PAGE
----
The search for another "White Hope" was running low on contenders, but former champion James J Jeffries, who had retired undefeated in 1904, was seen as someone who could wrestle the crown back into the hands of white America.
Jeffries had avoided Johnson as a challenger during his own reign yet was still considered the best candidate to face Johnson. Ending his six-year exile from outside of the ring, at 36, Jeffries was no longer the same fighter and got stopped inside 15 rounds.
Jubilation turns into chaotic violence
The victory would enrage white supporters who had pinned their hopes on Jeffries ending Johnson's run as champion and on that night, 26 African-Americans would lose their lives at the hands of lynch mobs across six different states, including New York, Philadelphia and Atlanta.
In New Orleans, the police were forced to intervene after witnessing a group of white people brutally attacking a black man for shouting "Hurrah for Johnson".
Meanwhile, a gang of 1,000 white men in Clarksburg, Virginia, chased black people off the streets after they had heard them cheering on Johnson.
Similar situations occurred across other states but the most notable attack was in Houston, where a black man named Charles Williams had both of his ears slashed with knives for celebrating the victory.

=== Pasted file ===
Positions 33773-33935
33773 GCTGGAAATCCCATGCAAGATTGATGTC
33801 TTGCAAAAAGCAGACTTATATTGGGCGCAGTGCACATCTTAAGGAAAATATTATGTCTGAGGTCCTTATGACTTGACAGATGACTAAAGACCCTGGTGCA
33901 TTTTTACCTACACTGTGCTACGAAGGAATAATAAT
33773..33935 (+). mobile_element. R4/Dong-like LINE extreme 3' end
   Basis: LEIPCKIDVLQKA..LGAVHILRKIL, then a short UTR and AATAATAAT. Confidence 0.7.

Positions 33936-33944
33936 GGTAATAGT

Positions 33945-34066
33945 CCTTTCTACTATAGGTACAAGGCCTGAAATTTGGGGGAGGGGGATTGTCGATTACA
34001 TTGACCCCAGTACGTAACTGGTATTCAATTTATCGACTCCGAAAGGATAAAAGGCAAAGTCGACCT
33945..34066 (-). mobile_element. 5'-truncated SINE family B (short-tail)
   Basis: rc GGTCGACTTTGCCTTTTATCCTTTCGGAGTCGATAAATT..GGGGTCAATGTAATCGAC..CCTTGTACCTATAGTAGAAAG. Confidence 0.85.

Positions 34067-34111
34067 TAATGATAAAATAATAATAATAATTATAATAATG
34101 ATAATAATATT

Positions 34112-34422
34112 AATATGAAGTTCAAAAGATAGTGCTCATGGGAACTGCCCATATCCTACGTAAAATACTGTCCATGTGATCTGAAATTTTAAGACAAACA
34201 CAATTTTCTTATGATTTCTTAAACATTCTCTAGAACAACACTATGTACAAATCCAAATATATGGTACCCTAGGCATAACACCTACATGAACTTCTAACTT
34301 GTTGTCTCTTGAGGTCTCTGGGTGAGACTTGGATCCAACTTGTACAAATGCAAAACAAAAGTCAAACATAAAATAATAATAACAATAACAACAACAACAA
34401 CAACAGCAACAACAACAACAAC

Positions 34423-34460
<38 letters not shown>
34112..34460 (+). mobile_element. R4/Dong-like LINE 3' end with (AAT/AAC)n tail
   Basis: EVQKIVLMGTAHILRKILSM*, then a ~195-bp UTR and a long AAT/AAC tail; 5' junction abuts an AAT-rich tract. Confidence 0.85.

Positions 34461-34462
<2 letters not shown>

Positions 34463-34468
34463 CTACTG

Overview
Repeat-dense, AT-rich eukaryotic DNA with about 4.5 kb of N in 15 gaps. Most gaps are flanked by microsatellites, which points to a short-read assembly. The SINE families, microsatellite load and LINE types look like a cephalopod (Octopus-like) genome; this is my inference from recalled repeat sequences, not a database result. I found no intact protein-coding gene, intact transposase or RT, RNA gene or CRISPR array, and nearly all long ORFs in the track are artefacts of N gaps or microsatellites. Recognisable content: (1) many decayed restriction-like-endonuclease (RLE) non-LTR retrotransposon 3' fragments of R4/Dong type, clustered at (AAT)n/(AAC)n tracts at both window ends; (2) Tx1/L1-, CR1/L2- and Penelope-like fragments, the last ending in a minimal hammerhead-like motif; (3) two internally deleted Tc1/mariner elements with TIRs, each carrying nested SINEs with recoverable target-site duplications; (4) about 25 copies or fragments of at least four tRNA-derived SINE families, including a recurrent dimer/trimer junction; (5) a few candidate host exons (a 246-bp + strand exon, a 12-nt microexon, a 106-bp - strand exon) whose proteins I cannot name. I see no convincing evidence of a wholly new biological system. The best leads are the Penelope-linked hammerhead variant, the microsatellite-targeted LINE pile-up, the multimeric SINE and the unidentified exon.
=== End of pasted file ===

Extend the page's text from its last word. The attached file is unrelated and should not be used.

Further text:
While holding the title would certainly have been sufficient for Johnson to become a figure of hatred for much of the country, it was his lifestyle and refusal to accept the deluge of scorn and racism that rained down on him which added to his notorious personality.
Known as a fun-loving, larger than life character, Johnson would both date and marry white women - a concept considered shameful and highly irregular at the time.
His status as champion and refusal to live according to society's expectations of a black man ensured his position as the country's most loathed African American at the time, something he seemed to thrive off.
Charismatic and controversial
Articulate, intelligent and highly ambitious, Johnson would never consider his skin colour a detriment in his pursuit of success and happiness.
Suffering appalling discrimination and death threats as well as a long-running persecution by the US government, Johnson would stand tall in the face of adversity.
Boasting wealth, good looks and powerful status as the world heavyweight champion, Johnson was known to race cars down public streets and, when stopped by white policemen, would offer them a fist full of dollars telling them, in his own indomitable style, 'keep the change'.
Unashamed and brazen, Johnson was an individual who tore up the rule book. Now considered a trailblazer and pioneer, "The Texan" followed his own script, refusing to allow the racism that stalked him to alter either his ego or personality.
Both in and outside the ring, Johnson was never far from controversy. He was known to mock and taunt his white opponents (albeit in the face of merciless hostility from a baying audience).
He made his own deals without any white management and derided and largely refused to fight black opponents during his reign as champion.